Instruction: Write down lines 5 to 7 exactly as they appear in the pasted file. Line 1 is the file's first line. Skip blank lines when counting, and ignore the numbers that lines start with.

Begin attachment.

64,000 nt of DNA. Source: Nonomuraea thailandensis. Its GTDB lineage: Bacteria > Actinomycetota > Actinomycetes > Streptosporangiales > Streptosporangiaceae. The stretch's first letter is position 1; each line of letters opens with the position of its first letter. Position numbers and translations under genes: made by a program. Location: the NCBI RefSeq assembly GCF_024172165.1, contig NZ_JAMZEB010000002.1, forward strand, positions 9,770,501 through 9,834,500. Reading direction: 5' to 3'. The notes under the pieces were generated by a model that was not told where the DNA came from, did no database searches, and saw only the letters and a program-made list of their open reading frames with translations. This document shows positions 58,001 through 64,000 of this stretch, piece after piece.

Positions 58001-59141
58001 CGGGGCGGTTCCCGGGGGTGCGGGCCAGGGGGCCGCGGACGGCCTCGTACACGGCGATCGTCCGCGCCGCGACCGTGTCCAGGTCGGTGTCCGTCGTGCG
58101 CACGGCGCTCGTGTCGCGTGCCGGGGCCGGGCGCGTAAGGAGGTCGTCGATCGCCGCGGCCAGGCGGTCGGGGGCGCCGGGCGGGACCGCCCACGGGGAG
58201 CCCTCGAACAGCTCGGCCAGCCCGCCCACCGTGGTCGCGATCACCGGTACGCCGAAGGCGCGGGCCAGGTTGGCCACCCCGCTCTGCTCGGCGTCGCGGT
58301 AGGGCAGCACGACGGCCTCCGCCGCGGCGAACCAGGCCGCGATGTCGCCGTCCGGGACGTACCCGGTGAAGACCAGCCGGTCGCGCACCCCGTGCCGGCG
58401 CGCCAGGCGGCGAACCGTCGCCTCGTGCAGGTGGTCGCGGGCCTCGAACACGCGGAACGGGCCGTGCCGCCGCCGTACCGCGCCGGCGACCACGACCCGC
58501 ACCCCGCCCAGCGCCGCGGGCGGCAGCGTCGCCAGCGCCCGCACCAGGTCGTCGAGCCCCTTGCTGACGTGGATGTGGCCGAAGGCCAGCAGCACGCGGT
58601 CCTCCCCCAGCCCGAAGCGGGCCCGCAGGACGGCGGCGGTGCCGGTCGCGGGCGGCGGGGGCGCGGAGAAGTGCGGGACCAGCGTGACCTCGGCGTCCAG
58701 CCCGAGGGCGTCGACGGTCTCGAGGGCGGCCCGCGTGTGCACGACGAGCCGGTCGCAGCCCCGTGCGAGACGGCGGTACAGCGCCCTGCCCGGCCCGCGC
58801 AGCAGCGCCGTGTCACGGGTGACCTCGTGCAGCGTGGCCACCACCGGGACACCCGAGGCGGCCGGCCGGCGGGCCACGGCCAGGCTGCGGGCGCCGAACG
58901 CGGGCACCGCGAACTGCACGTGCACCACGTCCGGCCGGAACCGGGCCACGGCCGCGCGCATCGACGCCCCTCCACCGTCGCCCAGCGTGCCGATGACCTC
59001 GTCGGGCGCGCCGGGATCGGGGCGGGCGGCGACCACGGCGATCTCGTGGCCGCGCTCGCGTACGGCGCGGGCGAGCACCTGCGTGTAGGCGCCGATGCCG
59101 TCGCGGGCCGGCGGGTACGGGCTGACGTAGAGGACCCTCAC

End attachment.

58201 CCCTCGAACAGCTCGGCCAGCCCGCCCACCGTGGTCGCGATCACCGGTACGCCGAAGGCGCGGGCCAGGTTGGCCACCCCGCTCTGCTCGGCGTCGCGGT
58301 AGGGCAGCACGACGGCCTCCGCCGCGGCGAACCAGGCCGCGATGTCGCCGTCCGGGACGTACCCGGTGAAGACCAGCCGGTCGCGCACCCCGTGCCGGCG
58401 CGCCAGGCGGCGAACCGTCGCCTCGTGCAGGTGGTCGCGGGCCTCGAACACGCGGAACGGGCCGTGCCGCCGCCGTACCGCGCCGGCGACCACGACCCGC